Reaching Cloud 9 On A Chopper










Isn’t refreshing to see a Chopper among a see of Bobbers, especially when it is a Chopper looking like…a true Chopper. 100% Finnish style, but of course inspired by the California Choppers of the late 60’s, it was built in Finland by a shop called “Flying Choppers” and recently got a 3rd place trophy in the European AMD Championship. The 3 winners being invited to Sturgis, you will see “Cloud 9” in South Dakota in August. I am sure it “doesn’t turn well with others” on the twisted roads of the Black Hills, but it may become the king of the highway 90 between Spearfish & Rapid City during the next Sturgis Rally. Flying Chopper Motorcycles (photography Horst Rosler)

11 Responses to “Reaching Cloud 9 On A Chopper”

  1. 1 Grayhawk Apr 27th, 2009 at 7:09 am

    Your right on about the true chopper look, always did like it. Nice detail from their web site pictures. Another time machine and they will get the true chopper feeling rolling across 90 near Sturgis with those narrow bars and tires along with that extended front end, his elbows may be knocking together from the gusts of side winds.

    I always did like a fork brace cross piece for stiffening with that long a front end as it will flex and bounce a bit. Not to mention the stresses just below the neck on the small diameter frame down tubes where the cross frame member ties due to the combination of rake and extended rise. Nice looking Chopper.


  2. 2 rock star Apr 27th, 2009 at 7:36 am


  3. 3 Sheriff Apr 27th, 2009 at 8:15 am

    Readers of the blog might remember the premiere June 08
    This is the 2nd invite to Sturgis

  4. 4 Jeff Nicklus Apr 27th, 2009 at 9:36 am

    From an engineers stand point, I cringe. From the love of the old choppers side of me, I love it! Ahhhh back to the days of some good ol’ front end flop!

    Over & Out,


  5. 5 Paul Apr 27th, 2009 at 9:38 am

    The way a chopper should look. With the proper tail & rake the front end should not flop. Ask Sugar Bear. He knows.

  6. 6 Sugar Bear Apr 28th, 2009 at 11:00 am

    Unfortunately, I do not believe it will “turn well with others” as stated, and it has to flop and glides don’t work at those angles and yes, it will need a fork brace for extended riding. I know how to fix all of the above ….. 🙂 . Sweet looking bike!!!!

  7. 7 Grayhawk Apr 28th, 2009 at 12:10 pm

    Thanks Sugar Bear I was hoping you or Pat Kennedy would get in on this posting as A lot of builders are getting back into this style for good or bad and should not have to go through all the pitfalls already expierenced in the past least not forget the inexpierenced/unsuspecting end customer looking for cool. Kickstart used to have a basic rake/trail chart in their little book for the basics that a least tell ya if you build outside the recommendations of the chart your not necessarily building a rider. Not knocking the bike as I like choppers and the detail is commendable in the above bike and not seeing exact specs on this build it just looked and breathes like bikes we built in the 60’s and 70’s that bounced, flopped, flexed and shuttered at speed and had frame failures athough metalurgy is better now. Form and Function is primary. Thus my two comments.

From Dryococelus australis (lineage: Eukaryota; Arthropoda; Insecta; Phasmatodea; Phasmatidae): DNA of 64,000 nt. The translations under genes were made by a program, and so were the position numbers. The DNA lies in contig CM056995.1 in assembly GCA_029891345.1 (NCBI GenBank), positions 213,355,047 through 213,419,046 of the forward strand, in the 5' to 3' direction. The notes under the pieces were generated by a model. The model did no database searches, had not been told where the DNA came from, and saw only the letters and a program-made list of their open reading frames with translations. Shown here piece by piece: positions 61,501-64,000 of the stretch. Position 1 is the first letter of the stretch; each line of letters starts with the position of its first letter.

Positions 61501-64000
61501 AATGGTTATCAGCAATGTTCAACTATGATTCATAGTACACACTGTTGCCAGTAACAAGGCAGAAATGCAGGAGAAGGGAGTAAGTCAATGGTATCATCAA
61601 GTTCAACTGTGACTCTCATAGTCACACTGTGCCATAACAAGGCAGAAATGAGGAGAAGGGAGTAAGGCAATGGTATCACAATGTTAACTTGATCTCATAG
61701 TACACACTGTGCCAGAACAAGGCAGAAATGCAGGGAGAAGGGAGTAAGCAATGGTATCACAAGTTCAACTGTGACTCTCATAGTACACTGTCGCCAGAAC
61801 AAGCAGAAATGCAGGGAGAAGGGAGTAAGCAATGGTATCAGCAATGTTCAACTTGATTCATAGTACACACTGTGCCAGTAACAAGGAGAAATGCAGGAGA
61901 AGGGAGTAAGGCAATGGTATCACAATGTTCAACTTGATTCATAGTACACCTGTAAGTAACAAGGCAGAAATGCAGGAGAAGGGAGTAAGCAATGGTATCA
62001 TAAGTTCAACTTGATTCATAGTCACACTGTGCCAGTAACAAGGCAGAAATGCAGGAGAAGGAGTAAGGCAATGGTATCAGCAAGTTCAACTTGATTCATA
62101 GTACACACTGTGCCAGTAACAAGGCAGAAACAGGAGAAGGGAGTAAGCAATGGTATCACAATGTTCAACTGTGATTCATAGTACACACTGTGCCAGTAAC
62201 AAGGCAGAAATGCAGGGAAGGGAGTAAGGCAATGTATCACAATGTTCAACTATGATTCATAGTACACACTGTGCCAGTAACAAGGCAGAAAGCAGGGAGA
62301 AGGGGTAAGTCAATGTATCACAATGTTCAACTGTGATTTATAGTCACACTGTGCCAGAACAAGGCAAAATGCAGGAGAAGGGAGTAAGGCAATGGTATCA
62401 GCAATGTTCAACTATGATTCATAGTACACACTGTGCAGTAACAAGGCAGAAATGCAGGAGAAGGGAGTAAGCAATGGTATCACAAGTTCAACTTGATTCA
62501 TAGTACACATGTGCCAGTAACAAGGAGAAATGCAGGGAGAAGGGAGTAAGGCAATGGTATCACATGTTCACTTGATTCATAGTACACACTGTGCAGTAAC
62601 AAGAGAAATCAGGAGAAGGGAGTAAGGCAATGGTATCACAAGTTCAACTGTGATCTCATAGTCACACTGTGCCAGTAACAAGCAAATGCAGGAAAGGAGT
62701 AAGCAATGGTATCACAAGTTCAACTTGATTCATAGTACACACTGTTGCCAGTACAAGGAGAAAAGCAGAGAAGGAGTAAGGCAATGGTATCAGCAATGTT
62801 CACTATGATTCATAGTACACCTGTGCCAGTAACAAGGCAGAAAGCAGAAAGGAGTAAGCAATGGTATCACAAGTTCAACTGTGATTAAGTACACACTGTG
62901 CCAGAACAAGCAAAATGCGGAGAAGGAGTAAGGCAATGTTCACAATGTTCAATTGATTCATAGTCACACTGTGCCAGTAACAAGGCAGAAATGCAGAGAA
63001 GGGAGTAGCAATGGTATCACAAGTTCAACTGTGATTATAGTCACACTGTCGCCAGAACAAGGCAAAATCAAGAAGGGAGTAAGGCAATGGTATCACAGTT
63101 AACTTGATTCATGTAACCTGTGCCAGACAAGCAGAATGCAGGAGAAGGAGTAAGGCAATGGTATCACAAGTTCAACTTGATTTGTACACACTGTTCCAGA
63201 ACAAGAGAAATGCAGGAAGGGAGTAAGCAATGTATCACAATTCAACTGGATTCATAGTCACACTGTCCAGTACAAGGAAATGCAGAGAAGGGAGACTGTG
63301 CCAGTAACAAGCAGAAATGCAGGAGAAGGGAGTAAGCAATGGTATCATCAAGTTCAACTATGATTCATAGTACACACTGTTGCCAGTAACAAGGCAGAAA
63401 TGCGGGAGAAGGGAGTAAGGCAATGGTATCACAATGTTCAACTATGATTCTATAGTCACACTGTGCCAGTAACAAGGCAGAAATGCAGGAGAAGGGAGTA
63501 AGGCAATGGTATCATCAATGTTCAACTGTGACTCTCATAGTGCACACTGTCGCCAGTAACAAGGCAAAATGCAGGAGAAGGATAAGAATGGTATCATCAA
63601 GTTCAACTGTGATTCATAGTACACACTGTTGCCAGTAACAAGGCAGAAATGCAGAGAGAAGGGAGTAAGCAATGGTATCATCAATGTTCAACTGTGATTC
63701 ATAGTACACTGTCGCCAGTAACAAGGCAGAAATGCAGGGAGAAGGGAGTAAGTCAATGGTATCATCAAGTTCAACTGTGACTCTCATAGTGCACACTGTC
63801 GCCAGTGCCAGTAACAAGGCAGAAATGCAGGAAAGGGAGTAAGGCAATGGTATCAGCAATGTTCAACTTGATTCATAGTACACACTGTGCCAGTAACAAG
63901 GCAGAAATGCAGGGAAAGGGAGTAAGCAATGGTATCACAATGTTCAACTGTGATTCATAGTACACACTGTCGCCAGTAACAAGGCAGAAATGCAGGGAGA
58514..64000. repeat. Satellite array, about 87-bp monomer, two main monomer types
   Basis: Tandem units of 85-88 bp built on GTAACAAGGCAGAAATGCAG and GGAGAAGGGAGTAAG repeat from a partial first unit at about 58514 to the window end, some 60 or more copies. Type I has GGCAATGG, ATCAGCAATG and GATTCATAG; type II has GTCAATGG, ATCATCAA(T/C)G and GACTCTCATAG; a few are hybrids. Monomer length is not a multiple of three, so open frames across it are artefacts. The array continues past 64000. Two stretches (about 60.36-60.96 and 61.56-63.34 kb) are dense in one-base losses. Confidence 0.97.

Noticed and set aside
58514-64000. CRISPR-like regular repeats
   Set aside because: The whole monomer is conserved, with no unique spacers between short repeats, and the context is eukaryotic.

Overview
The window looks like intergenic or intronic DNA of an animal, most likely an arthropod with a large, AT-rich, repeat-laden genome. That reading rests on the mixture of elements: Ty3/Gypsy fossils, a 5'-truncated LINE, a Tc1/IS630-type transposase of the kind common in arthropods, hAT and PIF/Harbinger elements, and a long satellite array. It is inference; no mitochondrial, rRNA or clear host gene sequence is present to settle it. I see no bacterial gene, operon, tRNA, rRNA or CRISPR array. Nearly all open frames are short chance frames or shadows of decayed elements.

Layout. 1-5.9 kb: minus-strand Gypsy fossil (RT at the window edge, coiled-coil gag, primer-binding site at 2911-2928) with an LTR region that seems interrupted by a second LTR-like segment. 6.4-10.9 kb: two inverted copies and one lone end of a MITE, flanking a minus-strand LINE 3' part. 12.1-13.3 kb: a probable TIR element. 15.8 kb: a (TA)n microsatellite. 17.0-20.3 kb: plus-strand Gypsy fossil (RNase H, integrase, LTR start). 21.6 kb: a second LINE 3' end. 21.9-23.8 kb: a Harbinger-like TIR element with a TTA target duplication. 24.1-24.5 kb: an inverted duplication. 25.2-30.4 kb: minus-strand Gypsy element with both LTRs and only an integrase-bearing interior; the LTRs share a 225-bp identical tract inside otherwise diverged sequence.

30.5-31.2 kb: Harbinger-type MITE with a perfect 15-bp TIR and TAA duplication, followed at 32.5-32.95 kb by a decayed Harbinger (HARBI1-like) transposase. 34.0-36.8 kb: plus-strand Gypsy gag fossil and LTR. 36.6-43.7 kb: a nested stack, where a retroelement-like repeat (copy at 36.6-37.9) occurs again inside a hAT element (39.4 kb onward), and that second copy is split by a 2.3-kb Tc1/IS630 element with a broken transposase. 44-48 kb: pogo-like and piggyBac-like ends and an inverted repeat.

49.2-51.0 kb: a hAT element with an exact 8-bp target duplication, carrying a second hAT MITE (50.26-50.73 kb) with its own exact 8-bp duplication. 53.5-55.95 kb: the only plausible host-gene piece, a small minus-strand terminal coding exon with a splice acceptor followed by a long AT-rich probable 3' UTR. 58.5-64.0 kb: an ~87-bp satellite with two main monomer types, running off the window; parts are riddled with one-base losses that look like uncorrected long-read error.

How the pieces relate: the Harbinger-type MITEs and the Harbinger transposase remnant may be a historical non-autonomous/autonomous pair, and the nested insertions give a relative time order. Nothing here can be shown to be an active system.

8. 8 fuji Apr 28th, 2009 at 4:56 pm

    This front end setup is a crap your pants happening when you least expect it . Been there and almost had the big one .

  9. 9 dragon Apr 28th, 2009 at 9:20 pm

    had one of the old school like that back in the 70s and did have a couple of big ones lmao

  10. 10 Nicker Apr 28th, 2009 at 10:26 pm

    Sugar B,

    I’m with Paul on this one….. Don’t think it has to flop.
    Got a 12″-over chop out in storage. It never did flop.
    Haven’t ridden it in years (plate tag says ’93).
    The only issue was front end flex, on a bumpy road would making it walk to the outside of a turn.
    Other than that it handled just fine (5×16″ -n- 1.75×21″) no fork brace necessary.
    Smooth as a Caddy on the freeway.

    Wasn’t much into engineering rake & trail when i built back about 1975, but i was smart enough not to use a kicked out head-set.
    To get the motor back down to a stock position the frame was sectioned and the neck rotated up & back.

    Just went out & measured the neck rake…. it’s at 47 degrees.

    Not really sure since that’s the only 12″-over scoot i built,
    but IMHO a big part of flop is about jacking up the CG by raising the engine and not kicking out the neck.

    On the other hand, i could very well be wrong…

  11. 11 Sugar Bear Apr 29th, 2009 at 7:04 pm

    I agree with Paul also, Nicker,…..”with the proper rake and trail the front end should not flop”…… I don’t believe this is true in this case however. Those forks look to be 20″ over or more, which is a different geometry from what you dealt with. I understand what Dragon and Fuji are talking about. The longer the tubes, the more flex you have and you get into the tweeking.

Comments are currently closed.
Cyril Huze